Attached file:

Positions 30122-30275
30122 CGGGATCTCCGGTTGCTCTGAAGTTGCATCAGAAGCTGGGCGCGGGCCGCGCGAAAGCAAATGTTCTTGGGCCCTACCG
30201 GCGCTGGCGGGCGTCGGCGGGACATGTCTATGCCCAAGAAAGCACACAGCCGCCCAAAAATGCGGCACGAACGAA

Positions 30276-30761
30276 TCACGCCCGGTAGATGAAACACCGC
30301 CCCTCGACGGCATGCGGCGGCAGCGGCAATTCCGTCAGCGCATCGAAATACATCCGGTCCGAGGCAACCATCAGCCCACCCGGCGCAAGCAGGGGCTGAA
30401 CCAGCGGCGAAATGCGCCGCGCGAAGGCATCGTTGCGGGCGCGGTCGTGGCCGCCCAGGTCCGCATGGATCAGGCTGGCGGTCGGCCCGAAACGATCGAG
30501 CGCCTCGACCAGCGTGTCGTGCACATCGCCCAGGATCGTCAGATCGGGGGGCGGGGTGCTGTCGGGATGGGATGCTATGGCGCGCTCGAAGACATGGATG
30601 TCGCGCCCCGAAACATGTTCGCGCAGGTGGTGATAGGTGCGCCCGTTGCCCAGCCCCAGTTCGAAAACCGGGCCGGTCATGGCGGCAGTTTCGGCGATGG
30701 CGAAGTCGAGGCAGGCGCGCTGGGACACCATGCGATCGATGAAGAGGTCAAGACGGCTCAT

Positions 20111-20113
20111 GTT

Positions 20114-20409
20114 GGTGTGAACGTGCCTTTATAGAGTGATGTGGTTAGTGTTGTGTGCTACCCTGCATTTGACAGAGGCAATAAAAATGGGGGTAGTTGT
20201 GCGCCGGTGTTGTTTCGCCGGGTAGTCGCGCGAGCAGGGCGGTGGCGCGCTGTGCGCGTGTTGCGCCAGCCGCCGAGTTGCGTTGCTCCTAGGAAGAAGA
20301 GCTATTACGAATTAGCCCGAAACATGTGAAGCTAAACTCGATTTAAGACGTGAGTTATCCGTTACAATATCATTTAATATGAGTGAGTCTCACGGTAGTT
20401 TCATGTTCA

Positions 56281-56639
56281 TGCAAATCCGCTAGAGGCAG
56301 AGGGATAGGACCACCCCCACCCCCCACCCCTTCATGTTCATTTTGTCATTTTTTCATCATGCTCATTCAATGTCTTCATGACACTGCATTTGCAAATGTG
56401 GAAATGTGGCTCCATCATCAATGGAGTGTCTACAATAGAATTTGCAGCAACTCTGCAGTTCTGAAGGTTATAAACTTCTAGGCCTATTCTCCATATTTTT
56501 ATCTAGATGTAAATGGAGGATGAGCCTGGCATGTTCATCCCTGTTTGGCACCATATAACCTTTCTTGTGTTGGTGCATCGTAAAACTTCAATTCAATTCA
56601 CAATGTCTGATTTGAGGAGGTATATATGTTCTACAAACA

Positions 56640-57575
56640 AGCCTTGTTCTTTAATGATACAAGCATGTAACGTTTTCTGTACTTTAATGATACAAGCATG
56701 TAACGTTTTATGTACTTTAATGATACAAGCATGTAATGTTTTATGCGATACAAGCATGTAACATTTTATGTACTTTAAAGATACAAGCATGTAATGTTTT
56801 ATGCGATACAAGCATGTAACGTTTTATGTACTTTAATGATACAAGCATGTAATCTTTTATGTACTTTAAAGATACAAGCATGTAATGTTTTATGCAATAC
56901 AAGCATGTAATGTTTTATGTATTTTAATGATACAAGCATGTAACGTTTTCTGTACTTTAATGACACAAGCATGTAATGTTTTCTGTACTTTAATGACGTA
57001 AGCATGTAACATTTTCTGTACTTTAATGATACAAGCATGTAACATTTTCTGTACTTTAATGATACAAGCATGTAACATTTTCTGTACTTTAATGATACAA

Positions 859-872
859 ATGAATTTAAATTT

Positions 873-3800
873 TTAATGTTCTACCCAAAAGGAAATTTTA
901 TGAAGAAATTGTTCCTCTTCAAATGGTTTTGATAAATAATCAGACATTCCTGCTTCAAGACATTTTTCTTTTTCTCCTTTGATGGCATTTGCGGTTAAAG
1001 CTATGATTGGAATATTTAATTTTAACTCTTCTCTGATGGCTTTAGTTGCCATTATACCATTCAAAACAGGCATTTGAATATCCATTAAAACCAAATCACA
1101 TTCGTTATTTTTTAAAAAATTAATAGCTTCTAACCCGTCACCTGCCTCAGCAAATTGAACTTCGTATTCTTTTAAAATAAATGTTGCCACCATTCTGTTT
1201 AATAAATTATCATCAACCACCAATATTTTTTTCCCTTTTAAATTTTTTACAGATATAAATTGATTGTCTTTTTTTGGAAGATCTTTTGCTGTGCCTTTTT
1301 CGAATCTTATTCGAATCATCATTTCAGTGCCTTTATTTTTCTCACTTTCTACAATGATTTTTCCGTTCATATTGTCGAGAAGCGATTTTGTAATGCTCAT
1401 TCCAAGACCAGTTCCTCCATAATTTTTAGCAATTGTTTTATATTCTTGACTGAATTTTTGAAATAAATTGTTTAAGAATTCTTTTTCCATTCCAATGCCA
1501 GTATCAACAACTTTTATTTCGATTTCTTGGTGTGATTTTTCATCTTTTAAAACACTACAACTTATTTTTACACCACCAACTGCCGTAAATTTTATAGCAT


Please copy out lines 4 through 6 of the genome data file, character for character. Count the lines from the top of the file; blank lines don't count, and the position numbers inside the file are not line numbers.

Positions 30276-30761
30276 TCACGCCCGGTAGATGAAACACCGC
30301 CCCTCGACGGCATGCGGCGGCAGCGGCAATTCCGTCAGCGCATCGAAATACATCCGGTCCGAGGCAACCATCAGCCCACCCGGCGCAAGCAGGGGCTGAA